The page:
During the next two years when the government was hounding the underground communist movement, Helen served as secretary of Chicago Local of the National Defense Committee. Through the twenties she occupied numerous important local posts of the party and devoted herself to indefatigable work on its behalf. In 1928, she was the secretary of Nucleus 81, one of the largest and most active in Chicago, and a member of the District Control Commission.

Then came the campaign against “Trotskyism.” True to her lifelong struggle against falsified Marxism and revisionism, Helen was among the first courageous few who opposed Stalinist degeneration in the party. On November 24, 1928, as recorded in the second issue of The Militant, December 1, 1928, she was expelled for “Trotskyism.”

For the next 16 years, Helen threw herself into the struggle for the revival of genuine Marxism and the building of the Trotskyist party. Twice her hopes had been frustrated. But she faced the new tasks with optimism and unbounded courage and loyalty. She gave everything to the party – her small teaching salary, her time, her energy. No task was too humble for her to do. With the tiny group that made up the first Trotskyist branch in Chicago, she went out on the streets with leaflets and papers, dodged police persecution, confronted Stalinist hooliganism.

Helen’s Latter Years

Those were the hard years. To hold the little Trotskyist group together in a period of rising reaction and tremendous slander was a terrible ordeal. The little group had to fight physically for mere survival. At one early meeting – Helen was in her middle fifties – she helped to beat off a Stalinist assault in which at least one invader suffered a serious headache from a large, heavy platter that split in Helen’s hands.

Six years ago, Helen was retired from her teaching job with a small pension. It was the realization of her life’s dream – to be able to devote all her time to the party. Never will the Chicago comrades forget her in those last years, when, old, sick and tired, she worked without letup for the party.

Every day she did her tasks, quietly, unassumingly, efficiently. She would come in with her shopping bag full – and there was always some little addition for the headquarters, some office supplies that no one but she remembered to get, a prized book from the library of socialism that she had read, new pamphlets for the literature shelf, or just some candy or fruit for the comrades. She swept, she dusted, she cleaned the woodwork. Few comrades may have noticed – but the headquarters were kept clean. And in cold or rain, she trudged out with her shopping bag full of Militants – to the day of her death. As she would be leaving after a hard day, she would cast one last look around as though she hated to go, even for a minute. Perhaps she saw a bundle of literature that some other, younger comrade had failed to distribute. Into her bag it would go. “Well, I know just the place to leave these on my way home.”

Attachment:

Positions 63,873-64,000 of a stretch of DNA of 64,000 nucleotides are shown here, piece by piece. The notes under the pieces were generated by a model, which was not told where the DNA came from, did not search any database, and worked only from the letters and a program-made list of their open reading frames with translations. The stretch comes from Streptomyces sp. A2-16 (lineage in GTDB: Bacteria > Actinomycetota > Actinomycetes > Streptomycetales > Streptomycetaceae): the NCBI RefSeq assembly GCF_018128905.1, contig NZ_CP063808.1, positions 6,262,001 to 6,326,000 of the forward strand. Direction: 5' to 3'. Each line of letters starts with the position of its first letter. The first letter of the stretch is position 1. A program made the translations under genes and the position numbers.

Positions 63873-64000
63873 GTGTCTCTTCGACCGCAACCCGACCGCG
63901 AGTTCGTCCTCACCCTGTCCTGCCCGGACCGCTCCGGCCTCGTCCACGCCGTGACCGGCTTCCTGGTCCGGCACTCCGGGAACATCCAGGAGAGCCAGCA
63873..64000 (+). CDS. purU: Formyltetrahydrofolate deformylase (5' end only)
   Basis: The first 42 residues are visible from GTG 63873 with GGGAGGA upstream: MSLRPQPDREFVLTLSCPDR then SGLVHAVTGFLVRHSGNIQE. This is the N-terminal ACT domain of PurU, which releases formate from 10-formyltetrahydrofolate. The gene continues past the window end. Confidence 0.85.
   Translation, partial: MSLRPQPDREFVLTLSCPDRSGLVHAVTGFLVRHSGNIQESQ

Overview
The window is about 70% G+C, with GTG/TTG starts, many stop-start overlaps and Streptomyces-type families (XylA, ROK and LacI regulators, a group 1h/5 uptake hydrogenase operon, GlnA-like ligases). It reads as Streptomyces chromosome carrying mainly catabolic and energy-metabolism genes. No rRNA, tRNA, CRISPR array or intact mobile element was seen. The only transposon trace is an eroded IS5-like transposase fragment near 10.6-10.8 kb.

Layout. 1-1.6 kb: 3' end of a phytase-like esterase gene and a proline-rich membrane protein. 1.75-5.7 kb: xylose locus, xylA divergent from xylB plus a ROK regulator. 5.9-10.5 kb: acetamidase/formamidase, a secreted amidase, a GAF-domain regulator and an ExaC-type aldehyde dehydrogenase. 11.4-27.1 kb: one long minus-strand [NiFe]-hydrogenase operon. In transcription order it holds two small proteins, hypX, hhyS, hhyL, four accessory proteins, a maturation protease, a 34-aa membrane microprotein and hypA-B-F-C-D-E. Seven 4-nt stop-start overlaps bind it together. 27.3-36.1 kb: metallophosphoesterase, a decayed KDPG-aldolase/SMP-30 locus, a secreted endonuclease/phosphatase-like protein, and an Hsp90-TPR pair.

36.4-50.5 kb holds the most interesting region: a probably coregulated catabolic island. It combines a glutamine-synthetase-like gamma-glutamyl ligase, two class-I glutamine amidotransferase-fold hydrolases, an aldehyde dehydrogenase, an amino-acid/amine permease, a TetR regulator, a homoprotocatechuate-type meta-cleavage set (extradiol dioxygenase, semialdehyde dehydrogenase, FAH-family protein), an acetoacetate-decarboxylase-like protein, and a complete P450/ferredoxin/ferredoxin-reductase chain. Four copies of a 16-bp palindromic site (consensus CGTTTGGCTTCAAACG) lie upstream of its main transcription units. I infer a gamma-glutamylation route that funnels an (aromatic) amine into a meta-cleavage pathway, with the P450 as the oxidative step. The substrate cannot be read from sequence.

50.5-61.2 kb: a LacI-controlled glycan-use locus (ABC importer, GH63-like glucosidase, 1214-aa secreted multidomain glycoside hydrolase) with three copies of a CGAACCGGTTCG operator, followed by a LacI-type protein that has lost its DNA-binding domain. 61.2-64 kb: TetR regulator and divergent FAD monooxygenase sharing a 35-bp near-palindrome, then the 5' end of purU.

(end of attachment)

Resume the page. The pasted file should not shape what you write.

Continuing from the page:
True to the End

Hardly a one is left of those who entered the socialist movement when Helen did. Many other women were flaming and prominent figures in their day. Most of them fell by the wayside in the course of the bitter struggle, retired to easier existence, succumbed to opportunism, yielded to pressure of their families (Helen was estranged from her own). But Helen stayed straight and true to her course to the end. She was the epitome of the most heroic people of our time, the enduring, women proletarian revolutionists.

It was the Helen Judds who marched in the forefront of the Parisian masses storming the Bastille of 1789, who defied the grapeshot on the barricades of the Commune of 1871, who opened the revolutionary struggle leading to the Russian October of 1917. It is the Helen Judds, armed with the weapon of Marxism, who in their thousands and millions will snatch the very lightning from the heavens, before whom the mighty will tremble and fall, whose hands will build the socialist future.